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Most true, a wili man never will be faci ; 765 , Yet sparing fledge: her bowl is not the lieft $15
Blat neither will fonorous bubbling mirth, Mannind can braft. A rational repaft ;
A mall,w stream of happine's betray.

“ Exertion, vigilance, a mind in arms, Too happy to be sportive, he's serene.

“ A military discipline of thought, Yet wouidft thou laugh (but at thy own “ To foil remplation in the doubtful field; expence) “ And ever-wakivg ardor for the right."

830 This countel ttrange should I presume to give 'Tis these first give, then guard, a chcartel " Retire, and read thy Lille, to be gay.”

heart. There truths abound of fovereign aid to peace ; Nought that is right, think little; well sware, Ah! do not prize them lef, because inspir'd, What reason bids, God bids : by His command As thou, and thine, are apl and prourl to do. How aggrandiz'd, the smallest thing we do! }{75, infpir'd, that pregnant page had stood, 775 Thus, nothing is infipid to the wise ; Time's treasure? and the wonder of the wire! To thee, insipid all, but what is mad, Thou think'st, perbaps, thy foul alone at stake ; Joys teafon'd high, and tasting firong of guilt, Alas!Sbould inen mistake thee for a fool; « Nad! (thou reply'it, with indignation What man of taste for genius, wildoin, truth,

fir'u) Though tender of thy fame, could interpose? 780 « Of ancient sages proud to tread the fteps, Believe me, femfe, here, acts a double part,

« I follow nature."-Follow nature Itill,

846 Aud the true critic is a Chrifiiun too.

But look it be thine oven: Is conscience, then, But these, thou think’tt, are gloomy paths to

No part of nature? Is ite not supreme! joy

Thou regicide! O raise her from the dead! Trze joy in sunshine ne'er was found at first; Then, follow nature; and resemble God, They, first, themselves ofiend, who greatly Wheri, spite of conscience, pleasure is pursued, Hale;

785 Man's nature is unnaturally pleas'd ; 8.16 And travel only gives us sound repose.

And what's unnatural is painful too Heaven felis all pleasure; effort is the price ; At intervals, and must disgust ev n Thee ! The joys of conquest are the joys of man ;

The fact thou know'it; but not, perliaps, the And glory the victorious laurel spreads

Curfe. O'er pleasure's pure, perpetual, placid flream. 700

l'irtue's foundations with the world's were laid; There is a time, when toil must be preferrd,

Heaven mixt her with our make, and twisted cloic Or joy, by mif-tim'd fordneis, is undone, Her facred interetts with the strings of lite. A inan of pleasure is a man of pains.

Who breaks her awful mandate, shocks bimself, Thou wilt not take the trouble to be bleft.

His better self; and is it greater pain, False joys, indecd, are born from want of Our soul should murmur, or our dufl repine? 855 thought :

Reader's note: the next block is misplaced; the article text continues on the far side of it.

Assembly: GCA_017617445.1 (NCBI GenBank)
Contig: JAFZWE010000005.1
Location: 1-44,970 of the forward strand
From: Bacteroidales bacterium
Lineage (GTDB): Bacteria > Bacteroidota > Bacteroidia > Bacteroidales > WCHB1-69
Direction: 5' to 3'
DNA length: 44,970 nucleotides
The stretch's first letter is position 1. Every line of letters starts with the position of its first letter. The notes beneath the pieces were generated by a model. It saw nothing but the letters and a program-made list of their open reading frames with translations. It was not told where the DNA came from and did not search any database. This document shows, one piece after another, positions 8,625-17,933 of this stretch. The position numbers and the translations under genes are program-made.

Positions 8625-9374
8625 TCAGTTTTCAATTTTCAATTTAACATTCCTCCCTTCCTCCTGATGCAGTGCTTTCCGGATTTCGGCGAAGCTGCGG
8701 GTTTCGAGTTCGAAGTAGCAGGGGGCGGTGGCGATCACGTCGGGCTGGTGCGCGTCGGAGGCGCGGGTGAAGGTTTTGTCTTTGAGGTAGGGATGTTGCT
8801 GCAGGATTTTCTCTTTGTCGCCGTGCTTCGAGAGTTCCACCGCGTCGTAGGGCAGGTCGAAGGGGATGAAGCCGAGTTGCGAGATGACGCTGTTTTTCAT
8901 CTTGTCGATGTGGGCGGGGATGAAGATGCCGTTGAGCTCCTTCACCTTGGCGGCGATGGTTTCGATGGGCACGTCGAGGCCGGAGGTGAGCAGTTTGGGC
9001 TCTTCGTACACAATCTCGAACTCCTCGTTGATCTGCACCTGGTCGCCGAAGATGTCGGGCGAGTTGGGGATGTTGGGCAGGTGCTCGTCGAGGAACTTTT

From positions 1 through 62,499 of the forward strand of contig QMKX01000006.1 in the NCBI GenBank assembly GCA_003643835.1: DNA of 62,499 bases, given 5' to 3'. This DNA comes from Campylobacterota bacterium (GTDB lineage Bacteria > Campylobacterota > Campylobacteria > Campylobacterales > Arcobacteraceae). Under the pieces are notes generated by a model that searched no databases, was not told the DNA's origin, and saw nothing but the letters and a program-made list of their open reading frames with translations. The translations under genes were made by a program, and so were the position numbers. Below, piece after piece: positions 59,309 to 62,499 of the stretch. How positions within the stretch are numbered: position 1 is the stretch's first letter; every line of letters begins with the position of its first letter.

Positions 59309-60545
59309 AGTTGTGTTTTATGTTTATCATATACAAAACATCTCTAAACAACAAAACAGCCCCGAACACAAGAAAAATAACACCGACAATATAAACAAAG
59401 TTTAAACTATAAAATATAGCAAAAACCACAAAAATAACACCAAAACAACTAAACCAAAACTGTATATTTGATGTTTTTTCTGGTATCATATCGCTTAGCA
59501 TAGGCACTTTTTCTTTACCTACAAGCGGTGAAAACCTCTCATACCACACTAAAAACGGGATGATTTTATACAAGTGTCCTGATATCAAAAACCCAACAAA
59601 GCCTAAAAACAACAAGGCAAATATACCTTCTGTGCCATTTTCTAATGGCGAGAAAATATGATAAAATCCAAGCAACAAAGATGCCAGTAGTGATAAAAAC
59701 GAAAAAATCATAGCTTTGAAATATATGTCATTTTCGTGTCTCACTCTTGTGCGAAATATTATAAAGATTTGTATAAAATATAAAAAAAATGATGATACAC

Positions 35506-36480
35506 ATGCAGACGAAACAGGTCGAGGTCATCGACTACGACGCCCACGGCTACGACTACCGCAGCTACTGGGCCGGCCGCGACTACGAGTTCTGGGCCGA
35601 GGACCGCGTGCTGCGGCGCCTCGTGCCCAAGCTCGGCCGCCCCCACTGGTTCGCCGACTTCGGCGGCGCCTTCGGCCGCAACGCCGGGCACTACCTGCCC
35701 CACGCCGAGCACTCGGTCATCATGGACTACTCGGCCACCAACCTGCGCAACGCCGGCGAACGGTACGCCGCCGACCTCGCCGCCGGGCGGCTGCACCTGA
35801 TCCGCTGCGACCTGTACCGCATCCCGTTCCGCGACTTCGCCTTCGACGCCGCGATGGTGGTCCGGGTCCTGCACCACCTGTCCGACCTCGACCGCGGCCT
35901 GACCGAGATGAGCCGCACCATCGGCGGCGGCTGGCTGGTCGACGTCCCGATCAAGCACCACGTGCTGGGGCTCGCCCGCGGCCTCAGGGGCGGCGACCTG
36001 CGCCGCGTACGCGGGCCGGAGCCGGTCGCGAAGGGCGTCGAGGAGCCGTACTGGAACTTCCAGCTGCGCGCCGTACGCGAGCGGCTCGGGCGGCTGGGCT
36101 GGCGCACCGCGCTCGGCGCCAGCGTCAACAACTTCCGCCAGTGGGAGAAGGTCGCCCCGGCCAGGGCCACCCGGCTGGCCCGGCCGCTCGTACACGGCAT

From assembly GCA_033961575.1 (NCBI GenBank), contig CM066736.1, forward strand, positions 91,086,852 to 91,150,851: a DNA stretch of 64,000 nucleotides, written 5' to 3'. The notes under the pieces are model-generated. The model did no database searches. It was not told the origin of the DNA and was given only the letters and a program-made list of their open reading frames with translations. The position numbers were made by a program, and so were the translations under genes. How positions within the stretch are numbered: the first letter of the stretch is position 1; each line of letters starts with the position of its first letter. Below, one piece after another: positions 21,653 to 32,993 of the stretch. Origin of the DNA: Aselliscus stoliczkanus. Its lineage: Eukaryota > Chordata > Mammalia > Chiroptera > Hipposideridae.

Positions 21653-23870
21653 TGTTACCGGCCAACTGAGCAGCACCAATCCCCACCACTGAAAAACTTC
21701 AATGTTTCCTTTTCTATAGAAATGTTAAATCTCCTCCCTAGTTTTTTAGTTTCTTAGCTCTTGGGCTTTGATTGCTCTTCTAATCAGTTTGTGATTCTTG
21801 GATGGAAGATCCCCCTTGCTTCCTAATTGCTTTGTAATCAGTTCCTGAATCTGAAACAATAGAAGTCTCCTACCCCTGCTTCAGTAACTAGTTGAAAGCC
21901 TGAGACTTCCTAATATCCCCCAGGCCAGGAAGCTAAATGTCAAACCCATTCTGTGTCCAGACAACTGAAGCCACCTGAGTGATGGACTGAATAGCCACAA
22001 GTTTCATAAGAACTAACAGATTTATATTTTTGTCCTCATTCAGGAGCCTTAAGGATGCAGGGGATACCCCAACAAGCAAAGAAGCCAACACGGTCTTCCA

And one, in their eternal war, mull bleed, Froin thoughts full bent, and energy, the true; If one mult fufter, which thould leal be And that demands a mind is equal poize,

spar'd? Temnote from gloomy grief, and glaring joy. The pains of mind furpass the pains of sense: Much joy not only speaks finall happines, Alk, then, the gout, what torment is in guilt. Ljuthaprineis that ortly must expire. 800 The joys of femje to mental joys are mcan : 860 Can joy, un bottom'd in refedion, stand? Sense on the present only feeds; the foul and, in a tempeft, can retieclion live?

On past, and future, foragers for joy. Enjoy, like thine, ticure itself an hour? 'Tis hers, by retrospect, through time to range; Cany, like thine, meet accident un.ock'd ? Ard forward time's great sequel to survey. Coop: the door to honelt poverty?


Could human courts take vengeance on the mining Cr tolis with threatening death, and not turu Axes might rust, and racks and gibbets fall: pile?

Guard, then, thy mind, and leave the rest to In fiicis a worl-l, and such a nature, there

fate, Ar needful fundamentals of delight:

Lorenzo ! wilt thou never be a inan? Thele fundamentals give delight inleed;

The man is dead, who for the body lives, Edlinghi, pure, delicate, and durable ; 810 Lurd, by the beating of his pulse, to lit Toligli, ungaken, masculine, divine;

With every luft, that wars againft his peace : A conttant, and a found, but fericus joy.

And fets him quite at variance with himseli. isi y the daughter of severity ?

Thyself, first, know; then love: a self there is it is : -yut for my doctrine from severe.

Of virtue fond, that kindles at ber charms. Rejoice for ever:" !t becomes a man ; 815 | A frif there is, as fond of every vice, Exales, and lets him rearer to the gods.

While every virtue wounds it to the heart: Rejoice for ever!" Nature cries,“ Rejoice ;" Humility degrades it, juftice robs, Anri drinks to man, in der pecareous cup, Bleft beurty beggars it, fair oruih betrays, Mixt up of delicates for every sense;

And god-like magnanimity destroys. To the great Founder of the bounteous least, 820 This felf, wben rival to the former, scorn; $80 Drinks glory, gratitude, cternal praise ;

When not in competition, kidly treat, And he that will not fledge her, is a churl. Defend it, feed it :- But when virtue bids, Il frmly to support, good fully taste,

Tols it, or to the fowls, or to the fanies. Is she wiele science of felicity :

And why? "Tis love of pieajure bids thce bleed ;